Chemical Film

Aluminum Conversion Coating

All aluminum parts should be conversion coated for corrosion protection and as surface preparation prior to powder coating or primer and painting.

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The traditional conversion coat for aluminum is Alodine**. In a typical sequence for finishing aluminum, the parts are soak cleaned in a detergent or solvent. The soak cleaner employed in the pretreatment of the aluminum surface removes finishing oils, grease and difficult-to-remove compounds left on the surface of the aluminum from handling and secondary processes.

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Following the soak clean, the aluminum is immersed in a mild caustic or alkaline etch solution. The mild alkaline etch removes the surface layer and slightly roughens the surface. The final step in preparation is Chromate conversion (Alodine**) coating. This is one of the most common types of conversion coating and is used to passivate aluminum, it is primarily used as a corrosion inhibitor, primer, decorative finish, and to retain electrical conductivity. The process is named after the chromate found in the chromic acid used in the bath, more commonly known as hexavalent chromium. This type of bath is the most widely used treatment for Aluminum.

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Alodine* comes in either a liquid or powder form and can be mixed to the strength determined by the part and time desired to obtain a proper surface finish. Alodine* can also be sprayed, brushed, or sponged onto large surfaces however this is not a preferred method as the surface must remain wet for several minutes or until a light to dark golden brown develops. The preferred method is to immerse the part into a bath of Alodine*. Following the conversion process, the part needs to be thoroughly rinsed with water. It is recommended that the parts be powder coated or primed and painted immediately following the conversion coating in order to eliminate the chance of surface contamination.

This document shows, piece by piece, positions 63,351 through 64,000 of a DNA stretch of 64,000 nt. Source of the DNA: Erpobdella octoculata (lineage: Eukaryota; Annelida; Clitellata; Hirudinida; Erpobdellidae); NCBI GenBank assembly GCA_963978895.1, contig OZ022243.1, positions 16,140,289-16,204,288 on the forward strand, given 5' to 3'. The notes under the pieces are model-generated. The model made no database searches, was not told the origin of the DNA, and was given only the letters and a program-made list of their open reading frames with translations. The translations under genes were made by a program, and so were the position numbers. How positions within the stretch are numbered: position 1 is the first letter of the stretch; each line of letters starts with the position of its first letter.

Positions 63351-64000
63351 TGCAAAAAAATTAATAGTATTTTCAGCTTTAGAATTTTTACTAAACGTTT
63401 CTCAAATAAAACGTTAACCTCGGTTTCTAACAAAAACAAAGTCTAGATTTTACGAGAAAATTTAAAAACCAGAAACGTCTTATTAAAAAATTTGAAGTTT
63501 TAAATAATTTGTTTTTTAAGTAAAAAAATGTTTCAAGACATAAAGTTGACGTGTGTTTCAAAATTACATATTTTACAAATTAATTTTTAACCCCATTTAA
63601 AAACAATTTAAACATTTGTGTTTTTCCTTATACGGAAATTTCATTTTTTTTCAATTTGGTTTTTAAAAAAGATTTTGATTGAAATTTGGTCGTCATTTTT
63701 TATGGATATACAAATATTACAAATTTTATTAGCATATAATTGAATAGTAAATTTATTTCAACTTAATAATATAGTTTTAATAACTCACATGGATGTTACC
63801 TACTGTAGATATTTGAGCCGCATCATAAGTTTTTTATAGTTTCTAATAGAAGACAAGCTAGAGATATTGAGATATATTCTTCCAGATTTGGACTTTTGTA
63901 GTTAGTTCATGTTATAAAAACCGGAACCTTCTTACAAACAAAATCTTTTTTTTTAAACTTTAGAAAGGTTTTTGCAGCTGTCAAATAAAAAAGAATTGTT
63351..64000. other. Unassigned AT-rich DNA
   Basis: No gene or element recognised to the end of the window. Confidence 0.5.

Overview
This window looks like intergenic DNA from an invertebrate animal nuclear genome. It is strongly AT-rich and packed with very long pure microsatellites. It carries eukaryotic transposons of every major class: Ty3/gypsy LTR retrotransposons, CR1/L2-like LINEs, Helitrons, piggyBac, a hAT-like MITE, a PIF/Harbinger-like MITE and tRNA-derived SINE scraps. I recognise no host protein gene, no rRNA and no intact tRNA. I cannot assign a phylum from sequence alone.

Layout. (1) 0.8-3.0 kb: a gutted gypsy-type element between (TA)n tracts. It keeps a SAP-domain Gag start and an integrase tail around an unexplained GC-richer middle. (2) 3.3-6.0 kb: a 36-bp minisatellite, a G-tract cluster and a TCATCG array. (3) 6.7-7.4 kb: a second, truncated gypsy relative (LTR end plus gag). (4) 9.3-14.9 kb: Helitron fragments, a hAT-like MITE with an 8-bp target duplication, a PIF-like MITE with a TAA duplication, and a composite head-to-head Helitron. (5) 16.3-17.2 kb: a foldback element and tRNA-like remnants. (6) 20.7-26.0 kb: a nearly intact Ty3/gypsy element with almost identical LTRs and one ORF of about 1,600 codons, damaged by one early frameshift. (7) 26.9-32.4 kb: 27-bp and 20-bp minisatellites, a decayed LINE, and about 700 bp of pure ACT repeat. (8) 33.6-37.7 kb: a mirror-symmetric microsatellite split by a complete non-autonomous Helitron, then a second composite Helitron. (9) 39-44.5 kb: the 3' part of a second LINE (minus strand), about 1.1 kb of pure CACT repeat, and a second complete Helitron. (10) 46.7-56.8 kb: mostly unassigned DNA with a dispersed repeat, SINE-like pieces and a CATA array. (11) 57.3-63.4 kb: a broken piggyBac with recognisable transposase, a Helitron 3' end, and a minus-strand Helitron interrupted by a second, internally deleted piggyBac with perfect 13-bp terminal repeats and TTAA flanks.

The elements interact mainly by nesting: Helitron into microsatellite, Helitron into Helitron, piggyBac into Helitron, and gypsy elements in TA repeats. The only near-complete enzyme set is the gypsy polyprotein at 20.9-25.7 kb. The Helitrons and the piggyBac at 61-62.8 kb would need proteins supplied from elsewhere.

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Steel, like aluminum, should have a conversion coat for maximum corrosion protection. 

Before you can put a conversion coat on steel, it must be etched like aluminum. The same steps are followed as in aluminum.As the steel is etched some blacking will often develop on the surface. This is the acid converting rust to iron phosphate and is normal.

*Chromate conversion coatings on an aluminum substrate are known by the following terms: chemical film, yellow iridite and the brand names Iridite and Alodine. The most commonly referenced standard for chromate conversion coating aluminum is MIL-DLT-5541.

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